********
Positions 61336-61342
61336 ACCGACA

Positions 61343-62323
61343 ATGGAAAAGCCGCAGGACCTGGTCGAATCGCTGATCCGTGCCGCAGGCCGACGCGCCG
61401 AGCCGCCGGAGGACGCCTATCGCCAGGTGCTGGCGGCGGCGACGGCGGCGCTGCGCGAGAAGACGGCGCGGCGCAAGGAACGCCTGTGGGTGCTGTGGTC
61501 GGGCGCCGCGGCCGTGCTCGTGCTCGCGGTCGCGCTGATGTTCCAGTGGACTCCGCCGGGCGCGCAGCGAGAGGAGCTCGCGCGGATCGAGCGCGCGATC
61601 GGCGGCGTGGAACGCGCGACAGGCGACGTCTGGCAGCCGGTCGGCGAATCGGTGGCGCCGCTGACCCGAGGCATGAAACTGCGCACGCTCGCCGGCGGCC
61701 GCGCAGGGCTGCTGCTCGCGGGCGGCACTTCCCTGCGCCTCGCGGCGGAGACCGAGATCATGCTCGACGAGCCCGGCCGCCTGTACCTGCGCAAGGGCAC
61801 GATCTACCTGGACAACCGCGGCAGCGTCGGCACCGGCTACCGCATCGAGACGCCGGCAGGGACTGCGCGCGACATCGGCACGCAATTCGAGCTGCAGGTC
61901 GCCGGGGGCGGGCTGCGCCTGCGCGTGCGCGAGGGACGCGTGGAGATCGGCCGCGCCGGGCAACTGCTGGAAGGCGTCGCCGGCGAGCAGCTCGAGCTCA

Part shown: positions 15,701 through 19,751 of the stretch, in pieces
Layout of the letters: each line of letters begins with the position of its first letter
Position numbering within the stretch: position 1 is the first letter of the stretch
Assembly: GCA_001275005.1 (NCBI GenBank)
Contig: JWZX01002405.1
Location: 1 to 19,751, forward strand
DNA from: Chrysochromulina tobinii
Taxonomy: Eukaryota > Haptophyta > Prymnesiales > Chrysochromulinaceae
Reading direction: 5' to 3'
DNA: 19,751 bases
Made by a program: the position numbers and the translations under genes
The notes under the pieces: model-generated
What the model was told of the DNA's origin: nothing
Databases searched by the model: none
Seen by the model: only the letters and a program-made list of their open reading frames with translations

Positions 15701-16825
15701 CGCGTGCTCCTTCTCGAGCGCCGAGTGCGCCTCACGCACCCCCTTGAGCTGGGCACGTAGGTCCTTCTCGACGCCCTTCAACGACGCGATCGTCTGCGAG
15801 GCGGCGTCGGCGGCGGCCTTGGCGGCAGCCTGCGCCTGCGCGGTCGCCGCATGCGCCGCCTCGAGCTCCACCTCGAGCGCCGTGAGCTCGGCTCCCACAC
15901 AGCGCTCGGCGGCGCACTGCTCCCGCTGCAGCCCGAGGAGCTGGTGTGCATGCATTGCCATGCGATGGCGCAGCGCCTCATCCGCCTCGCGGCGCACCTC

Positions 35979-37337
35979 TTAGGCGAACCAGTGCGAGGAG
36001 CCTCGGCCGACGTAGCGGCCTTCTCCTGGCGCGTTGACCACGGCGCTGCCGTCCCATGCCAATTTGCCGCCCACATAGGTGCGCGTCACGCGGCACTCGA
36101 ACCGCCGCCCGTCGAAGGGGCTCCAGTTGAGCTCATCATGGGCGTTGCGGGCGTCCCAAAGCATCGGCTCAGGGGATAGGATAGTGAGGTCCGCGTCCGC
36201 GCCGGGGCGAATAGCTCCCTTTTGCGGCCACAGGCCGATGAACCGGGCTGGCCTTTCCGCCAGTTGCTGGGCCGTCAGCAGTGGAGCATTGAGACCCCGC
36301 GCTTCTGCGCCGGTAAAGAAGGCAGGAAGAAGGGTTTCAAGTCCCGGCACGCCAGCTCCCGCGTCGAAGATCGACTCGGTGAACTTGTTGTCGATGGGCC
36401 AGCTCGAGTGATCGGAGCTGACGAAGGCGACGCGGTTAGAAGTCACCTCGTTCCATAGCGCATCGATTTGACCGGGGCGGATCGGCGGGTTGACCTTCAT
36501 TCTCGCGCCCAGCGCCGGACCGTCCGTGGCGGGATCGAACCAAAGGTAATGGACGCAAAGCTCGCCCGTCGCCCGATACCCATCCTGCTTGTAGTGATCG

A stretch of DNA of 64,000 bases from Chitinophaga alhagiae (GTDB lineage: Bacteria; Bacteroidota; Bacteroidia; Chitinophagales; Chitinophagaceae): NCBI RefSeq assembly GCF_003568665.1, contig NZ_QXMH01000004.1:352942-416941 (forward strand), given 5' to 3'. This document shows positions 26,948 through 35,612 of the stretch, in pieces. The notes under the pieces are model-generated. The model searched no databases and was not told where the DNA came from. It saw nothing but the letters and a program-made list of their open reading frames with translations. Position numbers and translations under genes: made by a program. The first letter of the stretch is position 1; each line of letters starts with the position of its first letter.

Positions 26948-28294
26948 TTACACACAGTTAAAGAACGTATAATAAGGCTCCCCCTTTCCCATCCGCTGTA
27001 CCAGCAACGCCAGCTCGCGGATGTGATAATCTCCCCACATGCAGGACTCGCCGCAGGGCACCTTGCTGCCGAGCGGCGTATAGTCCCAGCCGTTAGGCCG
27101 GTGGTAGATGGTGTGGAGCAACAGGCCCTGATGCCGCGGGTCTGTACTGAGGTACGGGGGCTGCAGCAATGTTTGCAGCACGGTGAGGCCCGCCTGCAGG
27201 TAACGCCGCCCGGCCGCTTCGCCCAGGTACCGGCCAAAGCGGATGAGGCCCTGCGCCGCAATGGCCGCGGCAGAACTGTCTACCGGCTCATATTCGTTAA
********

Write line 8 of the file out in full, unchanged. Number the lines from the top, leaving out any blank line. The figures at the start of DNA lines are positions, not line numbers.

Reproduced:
61701 GCGCAGGGCTGCTGCTCGCGGGCGGCACTTCCCTGCGCCTCGCGGCGGAGACCGAGATCATGCTCGACGAGCCCGGCCGCCTGTACCTGCGCAAGGGCAC